The Invisible Man HTML version
6. The Furniture that Went Mad
Now it happened that in the early hours of Whit-Monday, before Millie was hunted out
for the day, Mr. Hall and Mrs. Hall both rose and went noiselessly down into the cellar.
Their business there was of a private nature, and had something to do with the specific
gravity of their beer. They had hardly entered the cellar when Mrs. Hall found she had
forgotten to bring down a bottle of sarsaparilla from their joint-room. As she was the
expert and principal operator in this affair, Hall very properly went upstairs for it.
On the landing he was surprised to see that the stranger's door was ajar. He went on
into his own room and found the bottle as he had been directed.
But returning with the bottle, he noticed that the bolts of the front door had been shot
back, that the door was in fact simply on the latch. And with a flash of inspiration he
connected this with the stranger's room upstairs and the suggestions of Mr. Teddy
Henfrey. He distinctly remembered holding the candle while Mrs. Hall shot these bolts
overnight. At the sight he stopped, gaping, then with the bottle still in his hand went
upstairs again. He rapped at the stranger's door. There was no answer. He rapped again;
then pushed the door wide open and entered.
It was as he expected. The bed, the room also, was empty. And what was stranger,
even to his heavy intelligence, on the bedroom chair and along the rail of the bed were
scattered the garments, the only garments so far as he knew, and the bandages of their
guest. His big slouch hat even was cocked jauntily over the bed-post.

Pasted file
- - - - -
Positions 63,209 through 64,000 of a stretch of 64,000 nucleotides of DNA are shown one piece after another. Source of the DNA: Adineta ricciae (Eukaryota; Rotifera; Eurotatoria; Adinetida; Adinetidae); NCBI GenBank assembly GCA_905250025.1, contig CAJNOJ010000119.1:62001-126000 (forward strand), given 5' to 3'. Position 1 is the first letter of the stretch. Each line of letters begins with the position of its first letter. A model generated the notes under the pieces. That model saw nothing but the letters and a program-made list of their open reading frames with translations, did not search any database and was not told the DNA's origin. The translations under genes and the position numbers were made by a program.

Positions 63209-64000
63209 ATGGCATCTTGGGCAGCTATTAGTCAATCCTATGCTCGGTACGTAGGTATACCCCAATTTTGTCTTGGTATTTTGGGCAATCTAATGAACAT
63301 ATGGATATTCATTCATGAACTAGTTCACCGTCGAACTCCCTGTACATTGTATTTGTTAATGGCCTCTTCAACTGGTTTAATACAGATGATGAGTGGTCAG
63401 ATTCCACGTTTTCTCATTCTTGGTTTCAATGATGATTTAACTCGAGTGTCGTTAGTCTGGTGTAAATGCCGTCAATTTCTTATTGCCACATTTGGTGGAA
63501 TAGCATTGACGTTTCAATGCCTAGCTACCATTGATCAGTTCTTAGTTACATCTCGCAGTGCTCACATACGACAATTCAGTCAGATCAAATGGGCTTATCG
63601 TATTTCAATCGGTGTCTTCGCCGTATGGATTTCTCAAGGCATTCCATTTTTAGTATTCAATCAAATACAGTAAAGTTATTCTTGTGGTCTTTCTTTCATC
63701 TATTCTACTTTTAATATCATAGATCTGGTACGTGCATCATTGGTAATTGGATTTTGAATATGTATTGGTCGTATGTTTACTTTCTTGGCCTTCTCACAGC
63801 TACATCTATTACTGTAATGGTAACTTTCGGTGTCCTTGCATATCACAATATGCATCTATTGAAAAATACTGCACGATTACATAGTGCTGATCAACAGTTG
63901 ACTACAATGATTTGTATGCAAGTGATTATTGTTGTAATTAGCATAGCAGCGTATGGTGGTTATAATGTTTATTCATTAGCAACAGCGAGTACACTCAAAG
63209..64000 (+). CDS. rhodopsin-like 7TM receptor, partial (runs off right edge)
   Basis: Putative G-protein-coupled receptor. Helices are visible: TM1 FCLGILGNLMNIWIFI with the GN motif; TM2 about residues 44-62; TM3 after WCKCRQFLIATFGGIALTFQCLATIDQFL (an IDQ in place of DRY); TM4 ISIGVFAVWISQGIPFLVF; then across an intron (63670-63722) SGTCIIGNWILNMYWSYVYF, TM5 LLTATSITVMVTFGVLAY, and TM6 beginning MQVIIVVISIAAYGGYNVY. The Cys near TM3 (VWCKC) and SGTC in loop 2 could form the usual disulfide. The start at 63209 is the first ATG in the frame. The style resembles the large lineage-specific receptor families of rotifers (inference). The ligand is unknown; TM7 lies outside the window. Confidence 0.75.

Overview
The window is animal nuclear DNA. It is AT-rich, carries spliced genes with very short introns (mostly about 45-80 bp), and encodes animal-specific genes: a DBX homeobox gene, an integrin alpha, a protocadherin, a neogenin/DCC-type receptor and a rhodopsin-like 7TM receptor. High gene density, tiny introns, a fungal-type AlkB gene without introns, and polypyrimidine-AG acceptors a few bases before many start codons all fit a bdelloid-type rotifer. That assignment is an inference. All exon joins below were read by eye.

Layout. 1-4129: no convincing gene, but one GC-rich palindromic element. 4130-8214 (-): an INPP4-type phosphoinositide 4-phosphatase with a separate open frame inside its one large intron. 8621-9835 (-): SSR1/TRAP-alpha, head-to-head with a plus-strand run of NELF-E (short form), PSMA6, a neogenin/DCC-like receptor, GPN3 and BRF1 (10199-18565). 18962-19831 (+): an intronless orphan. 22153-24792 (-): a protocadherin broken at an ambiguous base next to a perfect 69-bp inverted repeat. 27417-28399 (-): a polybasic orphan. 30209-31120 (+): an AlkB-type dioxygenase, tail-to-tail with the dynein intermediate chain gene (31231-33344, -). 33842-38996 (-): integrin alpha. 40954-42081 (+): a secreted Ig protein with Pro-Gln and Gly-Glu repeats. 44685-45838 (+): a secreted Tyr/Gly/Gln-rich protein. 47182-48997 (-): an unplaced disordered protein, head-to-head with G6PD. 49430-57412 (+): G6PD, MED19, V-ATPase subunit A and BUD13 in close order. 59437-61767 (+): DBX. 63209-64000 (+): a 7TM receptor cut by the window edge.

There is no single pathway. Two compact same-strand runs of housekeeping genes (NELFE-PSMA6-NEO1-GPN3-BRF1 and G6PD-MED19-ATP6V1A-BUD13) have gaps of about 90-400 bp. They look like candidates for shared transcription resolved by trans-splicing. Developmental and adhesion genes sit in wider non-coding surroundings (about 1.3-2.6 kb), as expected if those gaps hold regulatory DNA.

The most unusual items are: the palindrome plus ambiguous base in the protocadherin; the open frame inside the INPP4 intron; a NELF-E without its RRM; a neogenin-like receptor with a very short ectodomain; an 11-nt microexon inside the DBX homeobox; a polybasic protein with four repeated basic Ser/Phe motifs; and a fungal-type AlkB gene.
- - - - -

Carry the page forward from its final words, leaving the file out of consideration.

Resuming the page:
As Hall stood there he heard his wife's voice coming out of the depth of the cellar,
with that rapid telescoping of the syllables and interrogative cocking up of the final words
to a high note, by which the West Sussex villager is wont to indicate a brisk impatience.
"Gearge! You gart what a wand?"
At that he turned and hurried down to her. "Janny," he said, over the rail of the cellar
steps, "'tas the truth what Henfrey sez. 'E's not in uz room, 'e ent. And the front door's
At first Mrs. Hall did not understand, and as soon as she did she resolved to see the
empty room for herself. Hall, still holding the bottle, went first. "If 'e ent there," he said,
"his close are. And what's 'e doin' without his close, then? 'Tas a most curious basness."
As they came up the cellar steps, they both, it was afterwards ascertained, fancied they
heard the front door open and shut, but seeing it closed and nothing there, neither said a
word to the other about it at the time. Mrs. Hall passed her husband in the passage and
ran on first upstairs. Some one sneezed on the staircase. Hall, following six steps behind,
thought that he heard her sneeze. She, going on first, was under the impression that Hall
was sneezing. She flung open the door and stood regarding the room. "Of all the
curious!" she said.